If your dog’s puppyhood is long gone, don’t fret. You can still shape your adult dog into a super retriever. If there are some things he’s willing to pick up, start with those. If nothing goes in his mouth except food, you can start shaping from scratch. Remember that this is supposed to be fun, so keep it light and breezy!

Shaping a backyard retrieve
Start by holding up a soft toy. If he looks or sniffs at it, “mark” the behavior with the click of a clicker (or a consistent verbal marker, such as the word “Yes!”) and give your dog a treat. Happy verbal praise after your click and treat helps your dog understand this is a fun game. Repeat this numerous times, until your dog is clearly intrigued by this new game.

Raise the criteria a little; perhaps now you only click and treat if he actually sniffs the toy. Repeat numerous times, until he consistently sniffs it every time.

Raise the criteria again; only click if he lightly bumps the object with his nose when he sniffs, putting a little more intensity into his sniffing behavior. Remember to keep it fun!

As he gets more intense about sniffing, occasionally he will open his mouth a little as he connects with the toy. When he’s opening his mouth more and more frequently, raise the criteria again, clicking only if his mouth opens, even just a little.

Eventually he’ll open his mouth on the toy every time. Now raise the criteria again, so he has to open his mouth a significant amount. Resist the temptation to stuff the toy in when his mouth opens, or you might intimidate him and make him back off. Let it all be his effort.

When he’s consistently putting his mouth all the way around the toy, start shaping for “duration of hold.” Raise your criteria just one second at a time; increase the duration of the “hold” only when he’s solidly performing at each new level.

Increase the duration – gradually! – until he will hold the toy for 5 to 10 seconds. If, eventually, you want him to drop the toy into your hand, make it easy for him by positioning your hand where the toy will usually fall into it, but don’t make that a required criterion yet; click and treat even if the toy misses your hand when he drops it.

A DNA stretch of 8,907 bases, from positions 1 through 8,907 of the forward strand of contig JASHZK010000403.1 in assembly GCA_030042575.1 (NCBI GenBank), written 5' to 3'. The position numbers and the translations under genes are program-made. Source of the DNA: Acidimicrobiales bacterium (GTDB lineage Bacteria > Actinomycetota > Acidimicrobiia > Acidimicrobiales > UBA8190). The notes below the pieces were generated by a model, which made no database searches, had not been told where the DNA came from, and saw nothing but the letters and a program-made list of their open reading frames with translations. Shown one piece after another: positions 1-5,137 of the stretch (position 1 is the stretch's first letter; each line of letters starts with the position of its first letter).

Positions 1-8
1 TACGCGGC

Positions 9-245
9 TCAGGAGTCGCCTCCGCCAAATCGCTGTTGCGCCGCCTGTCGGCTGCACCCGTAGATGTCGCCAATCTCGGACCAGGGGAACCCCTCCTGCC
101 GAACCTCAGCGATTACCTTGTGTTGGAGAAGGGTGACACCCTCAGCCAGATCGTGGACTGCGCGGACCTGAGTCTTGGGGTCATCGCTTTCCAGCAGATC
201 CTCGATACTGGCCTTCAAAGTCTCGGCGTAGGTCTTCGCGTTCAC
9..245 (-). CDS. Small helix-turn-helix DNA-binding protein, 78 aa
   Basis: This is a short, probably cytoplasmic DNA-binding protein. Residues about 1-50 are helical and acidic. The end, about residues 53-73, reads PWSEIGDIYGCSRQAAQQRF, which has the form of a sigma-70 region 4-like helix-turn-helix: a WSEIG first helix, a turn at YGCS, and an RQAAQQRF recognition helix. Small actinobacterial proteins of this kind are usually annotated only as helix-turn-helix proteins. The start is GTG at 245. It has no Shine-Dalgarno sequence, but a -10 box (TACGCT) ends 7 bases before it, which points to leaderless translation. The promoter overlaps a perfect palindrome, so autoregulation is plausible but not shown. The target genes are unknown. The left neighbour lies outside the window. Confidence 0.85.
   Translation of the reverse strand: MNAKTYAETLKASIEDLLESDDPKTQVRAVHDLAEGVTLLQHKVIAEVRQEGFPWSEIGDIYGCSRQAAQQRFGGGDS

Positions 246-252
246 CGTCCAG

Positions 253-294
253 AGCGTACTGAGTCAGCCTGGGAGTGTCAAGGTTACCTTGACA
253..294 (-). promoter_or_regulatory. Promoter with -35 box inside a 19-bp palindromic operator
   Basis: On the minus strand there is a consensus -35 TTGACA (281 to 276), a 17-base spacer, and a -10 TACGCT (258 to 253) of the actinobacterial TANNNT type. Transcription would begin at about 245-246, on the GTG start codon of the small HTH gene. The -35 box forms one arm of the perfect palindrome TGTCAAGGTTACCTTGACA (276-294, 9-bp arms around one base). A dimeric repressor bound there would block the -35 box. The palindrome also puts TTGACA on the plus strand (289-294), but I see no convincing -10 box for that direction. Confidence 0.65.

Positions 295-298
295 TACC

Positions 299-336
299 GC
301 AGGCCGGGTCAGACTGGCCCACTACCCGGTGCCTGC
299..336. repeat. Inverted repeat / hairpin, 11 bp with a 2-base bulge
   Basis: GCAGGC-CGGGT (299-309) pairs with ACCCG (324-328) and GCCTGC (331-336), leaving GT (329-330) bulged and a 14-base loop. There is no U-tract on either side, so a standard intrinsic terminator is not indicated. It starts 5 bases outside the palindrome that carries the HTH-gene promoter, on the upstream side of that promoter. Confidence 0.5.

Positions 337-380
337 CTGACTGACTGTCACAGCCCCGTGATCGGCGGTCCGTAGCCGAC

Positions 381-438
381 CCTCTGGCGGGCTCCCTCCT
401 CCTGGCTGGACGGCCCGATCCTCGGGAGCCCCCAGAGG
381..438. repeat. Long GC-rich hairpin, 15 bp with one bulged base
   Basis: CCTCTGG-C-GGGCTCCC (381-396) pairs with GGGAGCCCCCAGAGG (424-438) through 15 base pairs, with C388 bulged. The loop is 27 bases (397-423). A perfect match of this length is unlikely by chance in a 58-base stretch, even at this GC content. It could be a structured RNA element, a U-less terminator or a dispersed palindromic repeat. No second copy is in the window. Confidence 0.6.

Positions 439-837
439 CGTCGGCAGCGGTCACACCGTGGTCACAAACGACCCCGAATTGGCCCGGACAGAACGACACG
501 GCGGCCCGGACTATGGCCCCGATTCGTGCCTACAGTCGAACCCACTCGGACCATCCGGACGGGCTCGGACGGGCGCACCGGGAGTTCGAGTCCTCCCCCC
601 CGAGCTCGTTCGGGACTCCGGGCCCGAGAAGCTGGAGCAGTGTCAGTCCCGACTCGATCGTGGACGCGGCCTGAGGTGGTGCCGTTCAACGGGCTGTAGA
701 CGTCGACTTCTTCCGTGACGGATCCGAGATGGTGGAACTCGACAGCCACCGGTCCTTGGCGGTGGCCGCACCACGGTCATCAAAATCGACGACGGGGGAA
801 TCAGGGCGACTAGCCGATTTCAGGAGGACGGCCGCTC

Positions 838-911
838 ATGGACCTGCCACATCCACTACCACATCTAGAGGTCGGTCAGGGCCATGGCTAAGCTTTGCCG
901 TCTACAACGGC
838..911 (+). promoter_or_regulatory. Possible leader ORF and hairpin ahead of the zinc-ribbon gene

Now place the toy on the floor and go back to the first step. Click and give your dog a treat for just looking at, then sniffing the toy, then putting his mouth on it, and eventually picking it up and holding it. The previous steps should go more quickly this time, as soon as he realizes it’s really the same game, just with the toy in a different place.

Next, toss the toy a short distance – a few inches – and repeat the previous steps, gradually tossing the toy longer and longer distances, until your dog is retrieving for you. If he starts dropping the toy instead of bringing it back, you may have increased the distance too much too soon. Go back to shorter distances and work on a longer duration of hold. Also, try backing away as your dog approaches; this encourages him to move toward you with more energy.

Finally, if you like, you can start asking your dog to “Wait” when you toss the toy, until you give him the cue to go get it. If you want him to deliver the toy to your hand, incorporate that piece into the shaping procedure early, as soon as he’s solid about holding the toy in his mouth for several seconds.

Teach Your Dog to Play Fetch

Photo courtesy of Dawn Bushong


When the pick-up-and-bring-back behavior is solid and he’s enjoying the fetch game, you can raise the criteria again, and require that he deposit the toy in your hand before he gets the click and treat. Make it easy for him to succeed by offering your hand for the toy, and only click and treat if it hits your hand-target.

If he gets too enthusiastic about fetch and starts jumping up for his toys, put a “Say Please” program into effect; wait for him to sit before you throw his ball, flying disc, or other fetch object.

So there you have it: a decent backyard retrieve. That’s just one way to teach it; there are many others. If you have a dog whose mouthing behavior has been so suppressed he can’t be shaped into picking something up, you may need to start by creating desire for an object (see “Creating Desire,” below).

In contrast, if you have a dog like my Bonnie, who is always looking for the accidental artifact that she can pick up and carry around in her mouth until you trade her for a treat, you can skip all the early shaping steps and leap right to putting all the pieces together for a formal retrieve.